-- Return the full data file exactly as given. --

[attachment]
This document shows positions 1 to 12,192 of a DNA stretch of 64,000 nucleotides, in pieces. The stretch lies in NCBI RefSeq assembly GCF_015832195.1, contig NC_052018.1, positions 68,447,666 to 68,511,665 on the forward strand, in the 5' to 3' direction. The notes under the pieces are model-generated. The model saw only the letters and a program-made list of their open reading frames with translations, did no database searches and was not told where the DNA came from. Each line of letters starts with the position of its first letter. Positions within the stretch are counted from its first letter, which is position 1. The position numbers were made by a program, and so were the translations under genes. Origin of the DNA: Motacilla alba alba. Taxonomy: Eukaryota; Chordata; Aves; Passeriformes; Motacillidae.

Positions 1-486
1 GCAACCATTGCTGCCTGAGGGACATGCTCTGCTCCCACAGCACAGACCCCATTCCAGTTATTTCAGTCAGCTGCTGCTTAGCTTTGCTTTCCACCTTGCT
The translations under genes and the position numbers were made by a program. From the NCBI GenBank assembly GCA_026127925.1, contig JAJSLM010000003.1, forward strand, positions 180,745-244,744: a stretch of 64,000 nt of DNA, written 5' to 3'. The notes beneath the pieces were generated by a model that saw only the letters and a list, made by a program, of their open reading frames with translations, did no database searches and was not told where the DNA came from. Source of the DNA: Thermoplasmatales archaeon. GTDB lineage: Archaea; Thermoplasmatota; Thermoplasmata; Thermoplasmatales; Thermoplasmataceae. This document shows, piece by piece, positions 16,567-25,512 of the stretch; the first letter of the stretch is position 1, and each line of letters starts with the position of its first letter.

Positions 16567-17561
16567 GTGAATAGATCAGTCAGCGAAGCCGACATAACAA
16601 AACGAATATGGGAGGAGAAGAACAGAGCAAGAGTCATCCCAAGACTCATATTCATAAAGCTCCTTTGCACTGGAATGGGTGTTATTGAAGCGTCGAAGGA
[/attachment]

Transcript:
This document shows positions 1 to 12,192 of a DNA stretch of 64,000 nucleotides, in pieces. The stretch lies in NCBI RefSeq assembly GCF_015832195.1, contig NC_052018.1, positions 68,447,666 to 68,511,665 on the forward strand, in the 5' to 3' direction. The notes under the pieces are model-generated. The model saw only the letters and a program-made list of their open reading frames with translations, did no database searches and was not told where the DNA came from. Each line of letters starts with the position of its first letter. Positions within the stretch are counted from its first letter, which is position 1. The position numbers were made by a program, and so were the translations under genes. Origin of the DNA: Motacilla alba alba. Taxonomy: Eukaryota; Chordata; Aves; Passeriformes; Motacillidae.

Positions 1-486
1 GCAACCATTGCTGCCTGAGGGACATGCTCTGCTCCCACAGCACAGACCCCATTCCAGTTATTTCAGTCAGCTGCTGCTTAGCTTTGCTTTCCACCTTGCT
The translations under genes and the position numbers were made by a program. From the NCBI GenBank assembly GCA_026127925.1, contig JAJSLM010000003.1, forward strand, positions 180,745-244,744: a stretch of 64,000 nt of DNA, written 5' to 3'. The notes beneath the pieces were generated by a model that saw only the letters and a list, made by a program, of their open reading frames with translations, did no database searches and was not told where the DNA came from. Source of the DNA: Thermoplasmatales archaeon. GTDB lineage: Archaea; Thermoplasmatota; Thermoplasmata; Thermoplasmatales; Thermoplasmataceae. This document shows, piece by piece, positions 16,567-25,512 of the stretch; the first letter of the stretch is position 1, and each line of letters starts with the position of its first letter.

Positions 16567-17561
16567 GTGAATAGATCAGTCAGCGAAGCCGACATAACAA
16601 AACGAATATGGGAGGAGAAGAACAGAGCAAGAGTCATCCCAAGACTCATATTCATAAAGCTCCTTTGCACTGGAATGGGTGTTATTGAAGCGTCGAAGGA